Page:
After arriving at the home of Dana’s extremely tolerant relatives, we began our preparations in earnest. We distributed and donned our homemade buttons—most of them either Brian making comical facial expressions or Freddie being unspeakably fabulous. Someone decided that, since the first number would likely be the barnstorming “Tie Your Mother Down,” which featured the immortal opening lyric, “Get your party gown / Get your pigtail down / Get your heart beatin’, baby,” we should all put our hair in pigtails and take them down at the appropriate line. Whoever came up with that was clearly some sort of genius.
The moment we found our seats (much, much closer than anticipated), we knew that this would be the most insane musical experience of our entire lives. Seeing Paul McCartney? Amazing and life-affirming. This Queen + Paul Rodgers concert? Insane. That is truly the only word for it.
We participated the h*** out of that concert. Standing up virtually the entire time, earning the wrath of the angry middle-aged women who were only there for Paul Rodgers, we cheered and screamed. We clapped and danced and sang along with frenetic energy. We somehow managed to bluff our way through the lyrics to “Bad Company.” We sobbed hysterically during “Love Of My Life,” ending the song with a massive group hug. We even shed a tear or two during “Bohemian Rhapsody.” Because we missed Freddie, that’s why.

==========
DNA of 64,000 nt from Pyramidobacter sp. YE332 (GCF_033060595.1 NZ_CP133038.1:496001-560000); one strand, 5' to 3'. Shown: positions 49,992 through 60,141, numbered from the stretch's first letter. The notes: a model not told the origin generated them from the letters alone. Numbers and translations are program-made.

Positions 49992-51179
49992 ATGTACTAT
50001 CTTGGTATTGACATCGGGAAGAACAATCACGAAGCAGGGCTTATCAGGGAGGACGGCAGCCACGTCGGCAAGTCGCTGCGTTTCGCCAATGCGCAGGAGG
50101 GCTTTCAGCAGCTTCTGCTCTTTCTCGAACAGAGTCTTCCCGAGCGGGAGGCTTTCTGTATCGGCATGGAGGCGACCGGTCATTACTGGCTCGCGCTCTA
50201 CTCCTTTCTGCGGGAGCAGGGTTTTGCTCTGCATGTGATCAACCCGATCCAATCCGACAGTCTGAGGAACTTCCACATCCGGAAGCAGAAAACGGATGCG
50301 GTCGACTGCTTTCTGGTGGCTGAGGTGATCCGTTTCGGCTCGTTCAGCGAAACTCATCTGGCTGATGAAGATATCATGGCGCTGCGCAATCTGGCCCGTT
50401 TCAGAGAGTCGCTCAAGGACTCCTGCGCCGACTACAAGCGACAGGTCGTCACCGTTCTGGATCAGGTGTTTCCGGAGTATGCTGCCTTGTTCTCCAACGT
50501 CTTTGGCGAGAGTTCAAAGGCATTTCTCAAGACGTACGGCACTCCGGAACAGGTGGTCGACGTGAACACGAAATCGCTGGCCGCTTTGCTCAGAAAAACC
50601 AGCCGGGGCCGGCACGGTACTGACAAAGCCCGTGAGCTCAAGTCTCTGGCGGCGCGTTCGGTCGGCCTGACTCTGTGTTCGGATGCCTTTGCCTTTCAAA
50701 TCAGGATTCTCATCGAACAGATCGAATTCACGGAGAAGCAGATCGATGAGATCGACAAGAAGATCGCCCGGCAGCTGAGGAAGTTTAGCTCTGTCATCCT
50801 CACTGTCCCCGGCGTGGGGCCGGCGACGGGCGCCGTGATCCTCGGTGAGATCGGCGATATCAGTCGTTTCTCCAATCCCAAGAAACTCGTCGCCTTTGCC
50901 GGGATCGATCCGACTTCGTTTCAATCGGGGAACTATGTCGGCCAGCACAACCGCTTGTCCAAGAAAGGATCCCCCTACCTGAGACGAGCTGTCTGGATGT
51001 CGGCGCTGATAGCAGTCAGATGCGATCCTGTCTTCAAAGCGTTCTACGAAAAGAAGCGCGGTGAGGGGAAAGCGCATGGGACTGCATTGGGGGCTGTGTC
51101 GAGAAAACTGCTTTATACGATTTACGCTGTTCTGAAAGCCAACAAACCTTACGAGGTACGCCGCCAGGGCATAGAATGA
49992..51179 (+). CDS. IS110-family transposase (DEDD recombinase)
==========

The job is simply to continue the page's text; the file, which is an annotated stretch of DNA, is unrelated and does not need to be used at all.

And we were well rewarded for our enthusiasm. Roger saluted us for our efforts during “Radio GaGa,” and again at the end of the show. Paul Rodgers seemed to find us extraordinarily entertaining, frequently waving at us and occasionally imitating our spastic behavior. And we swear to god Brian called our sob-choked caterwauling during the bridge of “Love Of My Life” “beautiful.” By concert’s end, we were indeed, to borrow a phrase from Mr. Mercury, “floatin’ around in ecstasy.”
A few epic Queen events followed that concert, paramount among them our awesomely weird gala commemorating what would have been Freddie’s 60th birthday that September. That mainly consisted of watching his favorite movies (and various Queen DVDs), drinking sparkling cider, and playing increasingly surreal games of Scrabble.
This common madness links the four of us together rather permanently. For every one of us, Queen is no longer the be all and end all of our lives, though I think we still have a sort of latent obsession—rather like a very sparkly version of the chicken pox. But we shared the unique experience of jointly spazzing out about something that was not the latest teen craze, not something shared with most of the rest of our peers. The utter bafflement at the routine we performed for our Drama first semester final certainly proved that point.
As we stepped from the stage, Mr. Robinson smiled benignly at us, kindly ignoring the fact that we looked like complete prats with our eyeliner mustaches.
“So, what was that again?”
Dana, our unelected spokesperson, piped up proudly, “It was a tribute to Queen.”
“I see. Very unique. Very well done.”
Despite the ludicrous amount of time, thought, and effort put into the project, I would hesitate to call what we did then “well done.” But Mr. Robinson certainly hit the nail on the head when he called it “unique.”